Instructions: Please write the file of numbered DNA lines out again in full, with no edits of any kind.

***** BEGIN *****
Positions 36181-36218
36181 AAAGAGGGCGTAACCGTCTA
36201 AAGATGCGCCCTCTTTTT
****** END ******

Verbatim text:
Positions 36181-36218
36181 AAAGAGGGCGTAACCGTCTA
36201 AAGATGCGCCCTCTTTTT